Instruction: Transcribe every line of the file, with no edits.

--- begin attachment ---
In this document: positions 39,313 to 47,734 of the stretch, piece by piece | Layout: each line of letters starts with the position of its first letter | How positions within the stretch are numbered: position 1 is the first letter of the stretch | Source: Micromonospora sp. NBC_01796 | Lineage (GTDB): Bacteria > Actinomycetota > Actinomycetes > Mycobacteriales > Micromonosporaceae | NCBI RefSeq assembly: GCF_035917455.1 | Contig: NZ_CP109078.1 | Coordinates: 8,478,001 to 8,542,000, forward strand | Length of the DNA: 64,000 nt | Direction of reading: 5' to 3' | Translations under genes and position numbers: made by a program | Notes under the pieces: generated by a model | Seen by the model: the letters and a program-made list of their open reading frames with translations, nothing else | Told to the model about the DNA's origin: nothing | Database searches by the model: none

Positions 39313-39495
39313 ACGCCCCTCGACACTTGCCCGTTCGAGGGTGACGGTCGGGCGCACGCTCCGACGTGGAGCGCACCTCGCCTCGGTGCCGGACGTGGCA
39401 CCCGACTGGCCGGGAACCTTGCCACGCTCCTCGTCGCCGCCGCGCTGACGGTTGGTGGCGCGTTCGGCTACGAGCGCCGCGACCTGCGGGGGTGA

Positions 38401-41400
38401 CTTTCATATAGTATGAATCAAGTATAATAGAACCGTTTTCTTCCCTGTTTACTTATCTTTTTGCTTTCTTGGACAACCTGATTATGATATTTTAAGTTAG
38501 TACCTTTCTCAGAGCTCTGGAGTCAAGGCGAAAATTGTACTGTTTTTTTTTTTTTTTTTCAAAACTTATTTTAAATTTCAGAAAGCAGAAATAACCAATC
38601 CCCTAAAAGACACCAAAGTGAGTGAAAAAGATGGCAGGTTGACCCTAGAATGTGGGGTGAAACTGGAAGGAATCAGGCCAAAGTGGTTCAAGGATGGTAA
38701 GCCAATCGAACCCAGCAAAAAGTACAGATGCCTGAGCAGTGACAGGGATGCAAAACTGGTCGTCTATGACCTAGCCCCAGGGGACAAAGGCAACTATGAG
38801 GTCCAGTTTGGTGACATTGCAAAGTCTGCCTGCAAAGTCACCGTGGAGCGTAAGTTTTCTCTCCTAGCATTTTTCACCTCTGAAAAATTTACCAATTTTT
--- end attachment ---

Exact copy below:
In this document: positions 39,313 to 47,734 of the stretch, piece by piece | Layout: each line of letters starts with the position of its first letter | How positions within the stretch are numbered: position 1 is the first letter of the stretch | Source: Micromonospora sp. NBC_01796 | Lineage (GTDB): Bacteria > Actinomycetota > Actinomycetes > Mycobacteriales > Micromonosporaceae | NCBI RefSeq assembly: GCF_035917455.1 | Contig: NZ_CP109078.1 | Coordinates: 8,478,001 to 8,542,000, forward strand | Length of the DNA: 64,000 nt | Direction of reading: 5' to 3' | Translations under genes and position numbers: made by a program | Notes under the pieces: generated by a model | Seen by the model: the letters and a program-made list of their open reading frames with translations, nothing else | Told to the model about the DNA's origin: nothing | Database searches by the model: none

Positions 39313-39495
39313 ACGCCCCTCGACACTTGCCCGTTCGAGGGTGACGGTCGGGCGCACGCTCCGACGTGGAGCGCACCTCGCCTCGGTGCCGGACGTGGCA
39401 CCCGACTGGCCGGGAACCTTGCCACGCTCCTCGTCGCCGCCGCGCTGACGGTTGGTGGCGCGTTCGGCTACGAGCGCCGCGACCTGCGGGGGTGA

Positions 38401-41400
38401 CTTTCATATAGTATGAATCAAGTATAATAGAACCGTTTTCTTCCCTGTTTACTTATCTTTTTGCTTTCTTGGACAACCTGATTATGATATTTTAAGTTAG
38501 TACCTTTCTCAGAGCTCTGGAGTCAAGGCGAAAATTGTACTGTTTTTTTTTTTTTTTTTCAAAACTTATTTTAAATTTCAGAAAGCAGAAATAACCAATC
38601 CCCTAAAAGACACCAAAGTGAGTGAAAAAGATGGCAGGTTGACCCTAGAATGTGGGGTGAAACTGGAAGGAATCAGGCCAAAGTGGTTCAAGGATGGTAA
38701 GCCAATCGAACCCAGCAAAAAGTACAGATGCCTGAGCAGTGACAGGGATGCAAAACTGGTCGTCTATGACCTAGCCCCAGGGGACAAAGGCAACTATGAG
38801 GTCCAGTTTGGTGACATTGCAAAGTCTGCCTGCAAAGTCACCGTGGAGCGTAAGTTTTCTCTCCTAGCATTTTTCACCTCTGAAAAATTTACCAATTTTT